First colon cancer screening may be beneficial for older people

Randy Dotinga
Health Day Reporter

Tuesday, June 3, 2014 (HealthDay News)-Colonoscopy in certain older people who have never been screened is a cost-effective way to improve their health while extending their lifespan a bit. There is a possibility.

Findings that rely on statistical predictions are not definitive. Still, according to a survey, “Colorectal cancer Screening should be considered well beyond the age of 75 in the elderly without prior screening. ” He is a scientific researcher in the Department of Public Health at the Erasmus University Medical Center in Rotterdam, the Netherlands.

The problem is three types of tests: ColonoscopyA similar test called; SigmoidoscopyA stool immunochemical test in which a stool sample is tested for symptoms in the laboratory Bloody stool.. Only colonoscopy allows doctors to remove potentially dangerous polyps during the procedure.Follow up if other tests show signs of problems Colonoscopy is necessary.

“The guidelines recommend a common misconception. Colorectal cancer Screening for all individuals over the age of 75. ” In fact, US guidelines do not recommend regular screening only if people over the age of 75 have already undergone regular negative screening after the age of 50, according to background information. In this study.

“None of the current guidelines address the screening suitability of people over the age of 75 without previous screening,” van Hees said. He said there are estimated 4 million people in the United States who fall into that category.

In a new study, van Hees et al. Used statistical analysis, Colorectal polyp cancer For various simulated groups of elderly people between the ages of 76 and 90. We then predicted what would happen if the simulated group underwent different types of screening tests.

“This is the method that has been used to look up questions about the tests that we provide to the population when actual data is not available.” Digestive disease At Beth Israel Medical Center in New York City, who is familiar with research. “You create a model, assume a lot and get it done. It’s not a real study of real people.”

The survey results are cancer Value up to 86 years for people without major health problems who have not previously been screened, such as colonoscopy up to 83 years, sigmoidoscopy up to 84 years, stool test up to 85 or 86 years It remains cost-effective.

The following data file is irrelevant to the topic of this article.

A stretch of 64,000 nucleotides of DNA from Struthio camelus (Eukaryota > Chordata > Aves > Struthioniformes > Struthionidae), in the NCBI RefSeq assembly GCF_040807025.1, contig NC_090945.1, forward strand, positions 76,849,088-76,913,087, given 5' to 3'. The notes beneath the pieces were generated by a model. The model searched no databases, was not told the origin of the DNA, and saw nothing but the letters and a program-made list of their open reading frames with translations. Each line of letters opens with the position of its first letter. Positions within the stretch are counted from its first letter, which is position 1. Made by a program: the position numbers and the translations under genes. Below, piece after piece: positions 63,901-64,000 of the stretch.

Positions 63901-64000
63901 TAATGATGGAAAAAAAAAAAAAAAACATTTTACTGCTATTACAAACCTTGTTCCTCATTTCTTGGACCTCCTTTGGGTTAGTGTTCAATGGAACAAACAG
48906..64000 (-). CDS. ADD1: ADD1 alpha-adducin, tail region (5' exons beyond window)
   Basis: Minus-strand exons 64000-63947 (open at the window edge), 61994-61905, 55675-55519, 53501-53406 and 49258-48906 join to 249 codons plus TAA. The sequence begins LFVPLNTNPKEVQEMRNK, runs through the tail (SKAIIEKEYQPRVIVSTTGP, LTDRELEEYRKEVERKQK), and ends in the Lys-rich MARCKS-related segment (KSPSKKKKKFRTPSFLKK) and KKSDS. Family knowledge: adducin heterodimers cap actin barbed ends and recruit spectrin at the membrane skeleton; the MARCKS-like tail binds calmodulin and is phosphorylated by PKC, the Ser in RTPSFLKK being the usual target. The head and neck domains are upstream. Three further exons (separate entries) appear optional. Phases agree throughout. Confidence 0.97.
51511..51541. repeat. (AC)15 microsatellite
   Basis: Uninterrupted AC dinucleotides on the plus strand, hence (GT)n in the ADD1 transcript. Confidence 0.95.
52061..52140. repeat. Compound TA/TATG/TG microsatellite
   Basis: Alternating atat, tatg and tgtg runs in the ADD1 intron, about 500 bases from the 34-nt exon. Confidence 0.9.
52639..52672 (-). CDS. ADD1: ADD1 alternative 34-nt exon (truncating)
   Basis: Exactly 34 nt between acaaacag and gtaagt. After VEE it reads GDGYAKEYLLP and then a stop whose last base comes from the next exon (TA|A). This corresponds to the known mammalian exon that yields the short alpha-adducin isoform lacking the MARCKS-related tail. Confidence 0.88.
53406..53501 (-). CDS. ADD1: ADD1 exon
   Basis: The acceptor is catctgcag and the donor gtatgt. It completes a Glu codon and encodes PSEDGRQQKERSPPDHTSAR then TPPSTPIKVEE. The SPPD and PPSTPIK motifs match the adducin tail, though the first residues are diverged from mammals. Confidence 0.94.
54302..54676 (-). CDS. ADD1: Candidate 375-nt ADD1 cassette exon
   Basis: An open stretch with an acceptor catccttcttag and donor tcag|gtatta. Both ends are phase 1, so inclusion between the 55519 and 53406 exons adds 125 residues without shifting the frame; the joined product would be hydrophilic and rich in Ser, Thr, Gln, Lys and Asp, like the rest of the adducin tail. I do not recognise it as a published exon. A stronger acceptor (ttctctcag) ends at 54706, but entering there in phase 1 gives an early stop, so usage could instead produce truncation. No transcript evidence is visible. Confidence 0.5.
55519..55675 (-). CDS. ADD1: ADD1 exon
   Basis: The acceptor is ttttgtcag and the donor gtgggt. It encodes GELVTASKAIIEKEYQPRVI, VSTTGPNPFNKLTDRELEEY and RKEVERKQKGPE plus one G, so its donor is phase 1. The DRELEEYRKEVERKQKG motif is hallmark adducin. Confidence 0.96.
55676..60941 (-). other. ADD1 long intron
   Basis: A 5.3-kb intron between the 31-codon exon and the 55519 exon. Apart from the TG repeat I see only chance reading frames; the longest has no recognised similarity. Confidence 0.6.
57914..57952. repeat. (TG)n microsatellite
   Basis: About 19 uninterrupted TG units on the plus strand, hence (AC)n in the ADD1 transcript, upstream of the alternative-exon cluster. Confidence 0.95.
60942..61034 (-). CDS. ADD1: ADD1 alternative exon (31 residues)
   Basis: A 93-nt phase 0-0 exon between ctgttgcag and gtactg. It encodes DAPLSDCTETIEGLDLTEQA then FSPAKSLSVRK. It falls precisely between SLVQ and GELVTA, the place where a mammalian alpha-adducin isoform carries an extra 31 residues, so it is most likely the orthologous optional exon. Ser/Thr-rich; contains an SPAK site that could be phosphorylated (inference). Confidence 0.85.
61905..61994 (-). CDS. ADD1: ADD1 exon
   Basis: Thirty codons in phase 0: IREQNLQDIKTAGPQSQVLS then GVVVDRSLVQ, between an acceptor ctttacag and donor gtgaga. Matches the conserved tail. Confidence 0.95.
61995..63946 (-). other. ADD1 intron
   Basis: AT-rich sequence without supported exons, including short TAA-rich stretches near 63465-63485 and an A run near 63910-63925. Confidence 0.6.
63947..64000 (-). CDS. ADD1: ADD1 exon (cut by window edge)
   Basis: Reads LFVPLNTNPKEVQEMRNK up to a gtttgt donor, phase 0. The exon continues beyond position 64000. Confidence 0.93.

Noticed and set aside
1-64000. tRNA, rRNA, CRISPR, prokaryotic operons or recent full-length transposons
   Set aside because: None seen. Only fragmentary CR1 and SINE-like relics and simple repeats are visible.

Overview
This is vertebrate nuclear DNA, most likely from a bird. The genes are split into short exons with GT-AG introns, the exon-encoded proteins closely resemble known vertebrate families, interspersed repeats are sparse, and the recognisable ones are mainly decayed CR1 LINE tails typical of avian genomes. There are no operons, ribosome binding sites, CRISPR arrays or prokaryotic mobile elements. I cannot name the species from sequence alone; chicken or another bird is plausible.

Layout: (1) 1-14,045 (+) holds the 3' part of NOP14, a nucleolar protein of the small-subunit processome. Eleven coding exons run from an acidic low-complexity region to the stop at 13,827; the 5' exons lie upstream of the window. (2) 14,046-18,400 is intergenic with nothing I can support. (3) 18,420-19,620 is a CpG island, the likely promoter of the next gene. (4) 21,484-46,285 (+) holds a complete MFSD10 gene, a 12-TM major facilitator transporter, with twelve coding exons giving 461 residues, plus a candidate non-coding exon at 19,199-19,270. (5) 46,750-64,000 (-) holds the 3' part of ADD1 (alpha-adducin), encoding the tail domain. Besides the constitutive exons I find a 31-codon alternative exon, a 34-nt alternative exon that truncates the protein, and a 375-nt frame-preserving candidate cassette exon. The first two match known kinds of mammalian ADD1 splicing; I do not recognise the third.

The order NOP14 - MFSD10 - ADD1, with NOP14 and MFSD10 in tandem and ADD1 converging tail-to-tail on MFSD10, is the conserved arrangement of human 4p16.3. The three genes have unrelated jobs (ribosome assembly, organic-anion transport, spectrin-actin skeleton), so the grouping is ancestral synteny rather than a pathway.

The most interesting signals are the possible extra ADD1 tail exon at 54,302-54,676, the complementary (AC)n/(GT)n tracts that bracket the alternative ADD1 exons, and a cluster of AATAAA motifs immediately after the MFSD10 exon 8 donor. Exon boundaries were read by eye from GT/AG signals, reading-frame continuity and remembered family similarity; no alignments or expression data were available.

In terms of lifespan, “in healthy individuals aged 76 years who have not been pre-screened, screening colonoscopy extends lifespan by an average of 36 days,” Van Heath said. “This effect is reduced by 26 days at age 80, 13 days at age 85, and only 5 days at age 90. For individuals with poor life expectancy, the benefits of screening are significantly diminished.”

The researchers adjusted the statistics to account for the high risk of side effects of colonoscopy. “I tried to explain the unpleasant nature of colonoscopy, assuming that every two days of colonoscopy would result in a loss of quality of life,” Van Hess said. I didn’t expect the burden to increase with age. “

Carr-Locke praised the study and said it was appropriate to screen older people. Colorectal polyp cancer, Especially when they are healthy. “Many people in their 80s are very healthy and healthy and demand screening. We are willing to do that,” he said.

This study was published in the June 3 issue. Annual report of internal medicine..

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Source: Frank van Hees, M.Sc. , Scientific Researcher, Faculty of Public Health, Erasmus University Medical Center, Rotterdam, The Netherlands. David Carr-Locke, MD, Director of Gastroenterological Diseases, Beth Israel Medical Center, New York City. June 3, 2014, Annual report of internal medicine

First colon cancer screening may be beneficial for older people

Source link First colon cancer screening may be beneficial for older people

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